“But you don’t rub milk under the nose of a hungry lion.” A phrase my husband Wes stated right before we went to bed.

A person with Alzheimer’s disease is very protective of their money. They will hide their money and forget where they put it. The one closest to them, the caregiver, is the one they accuse of stealing their money when they can’t find it. You have to keep one eye cocked open during the night so you can see where Mister A is hiding the loot, for he may get up two or three times in the night and re-hide the stash. This is what I went through in the beginning stages of my husband’s disease. I cried many a tear and many a sleepless night trying to keep up with the money.

One night I saw a big bulge down Wes’ pajama leg. I pulled up his pant leg and there was Wes’ two billfolds duck taped to his leg just above the ankle. I must say it had to have hurt when he took the tape off the next morning. He would hide them in the pillow case. My sister, Judy helped me find that one. When I run out of places to look, I would call my sister and she would give me suggestions of where to look. He would hide them in his socks, but that would bulge out too. I bought him some pajamas with pockets, but the tricky part was when Mister A got up in the night and re-hid his stash.

I finally convinced Wes that I could protect his stash from Mister A if he would let me keep his billfolds beside me on the nightstand. I would always give him his billfolds first thing in the morning. At night right before we go to bed, I tell Wes to give me his stash so I can protect it and he has for several months now, until last night, as he gave me his stash he said, “But you don’t rub milk under the nose of a hungry lion”___and he laughed and I laughed too. Then we went to bed.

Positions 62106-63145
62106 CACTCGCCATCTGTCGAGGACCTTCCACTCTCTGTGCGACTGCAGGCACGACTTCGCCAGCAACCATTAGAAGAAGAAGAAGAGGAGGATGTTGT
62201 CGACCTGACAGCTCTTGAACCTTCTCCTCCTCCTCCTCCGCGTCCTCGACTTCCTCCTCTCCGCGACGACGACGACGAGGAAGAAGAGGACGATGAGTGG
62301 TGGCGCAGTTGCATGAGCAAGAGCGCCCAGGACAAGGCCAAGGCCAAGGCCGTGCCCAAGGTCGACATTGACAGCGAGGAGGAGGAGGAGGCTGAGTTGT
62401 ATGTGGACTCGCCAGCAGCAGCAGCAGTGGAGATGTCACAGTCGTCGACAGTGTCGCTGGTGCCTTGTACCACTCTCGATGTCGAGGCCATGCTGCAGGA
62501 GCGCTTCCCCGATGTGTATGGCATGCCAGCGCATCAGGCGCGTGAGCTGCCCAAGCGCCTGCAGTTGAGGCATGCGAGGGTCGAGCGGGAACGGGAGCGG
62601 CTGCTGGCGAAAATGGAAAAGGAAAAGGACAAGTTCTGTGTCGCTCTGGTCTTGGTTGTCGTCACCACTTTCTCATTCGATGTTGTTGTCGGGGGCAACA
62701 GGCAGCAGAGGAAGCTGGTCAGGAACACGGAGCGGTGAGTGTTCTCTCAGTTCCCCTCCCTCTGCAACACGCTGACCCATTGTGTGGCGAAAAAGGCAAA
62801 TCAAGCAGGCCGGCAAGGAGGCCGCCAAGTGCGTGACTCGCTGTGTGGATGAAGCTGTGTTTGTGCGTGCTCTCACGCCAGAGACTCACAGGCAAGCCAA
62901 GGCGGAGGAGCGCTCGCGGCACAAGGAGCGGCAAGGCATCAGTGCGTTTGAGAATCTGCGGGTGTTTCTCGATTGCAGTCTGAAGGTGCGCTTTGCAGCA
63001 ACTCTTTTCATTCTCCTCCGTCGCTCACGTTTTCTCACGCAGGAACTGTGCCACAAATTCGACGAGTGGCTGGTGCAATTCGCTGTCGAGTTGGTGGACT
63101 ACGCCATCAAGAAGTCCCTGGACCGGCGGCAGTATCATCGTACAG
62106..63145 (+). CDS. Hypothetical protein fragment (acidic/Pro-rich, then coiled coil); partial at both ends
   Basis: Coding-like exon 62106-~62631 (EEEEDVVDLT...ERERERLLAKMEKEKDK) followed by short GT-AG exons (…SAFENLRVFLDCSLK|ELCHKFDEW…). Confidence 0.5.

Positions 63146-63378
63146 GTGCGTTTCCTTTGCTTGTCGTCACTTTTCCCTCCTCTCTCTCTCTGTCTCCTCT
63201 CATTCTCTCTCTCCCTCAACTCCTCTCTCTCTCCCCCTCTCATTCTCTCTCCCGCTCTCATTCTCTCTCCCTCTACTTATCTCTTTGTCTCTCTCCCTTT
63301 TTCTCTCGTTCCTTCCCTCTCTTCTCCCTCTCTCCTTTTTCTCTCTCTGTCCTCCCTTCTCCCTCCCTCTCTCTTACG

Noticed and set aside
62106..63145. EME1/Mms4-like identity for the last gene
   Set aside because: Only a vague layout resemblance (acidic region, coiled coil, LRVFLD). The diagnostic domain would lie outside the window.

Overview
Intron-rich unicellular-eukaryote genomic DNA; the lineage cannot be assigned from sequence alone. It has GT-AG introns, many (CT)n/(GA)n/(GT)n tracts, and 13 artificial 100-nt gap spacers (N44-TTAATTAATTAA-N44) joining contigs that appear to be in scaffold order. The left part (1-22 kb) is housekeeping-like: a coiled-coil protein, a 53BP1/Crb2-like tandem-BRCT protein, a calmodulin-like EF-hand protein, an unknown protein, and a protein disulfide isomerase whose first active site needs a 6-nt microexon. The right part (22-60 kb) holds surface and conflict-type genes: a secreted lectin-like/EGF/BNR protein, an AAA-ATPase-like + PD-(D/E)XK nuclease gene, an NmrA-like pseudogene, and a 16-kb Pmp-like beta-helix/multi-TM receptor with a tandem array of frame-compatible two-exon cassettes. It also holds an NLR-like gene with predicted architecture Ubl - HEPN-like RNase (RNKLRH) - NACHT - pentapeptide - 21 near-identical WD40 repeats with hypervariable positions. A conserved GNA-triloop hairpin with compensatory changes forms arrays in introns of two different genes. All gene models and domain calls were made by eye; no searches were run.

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  1. Sandy Tribotti (age 73 and then some) says:

    Thank you for sharing the challenge. There are countless extremely difficult things about caring for a loved one with Alzheimer’s but there are a some very beautiful things as well, such as a shared laugh, a solution that actually works for a while, the gift of a sister who will share the challenge. When my mother had Alzheimer’s she seemed to forget all the times I had been a disappointment to her and proudly introduced me to others as her daughter. One of the other gifts of that seemingly impossible time is that she finally would let me care for her after 60+ years of insisting on taking care of me – whether I needed it or not.

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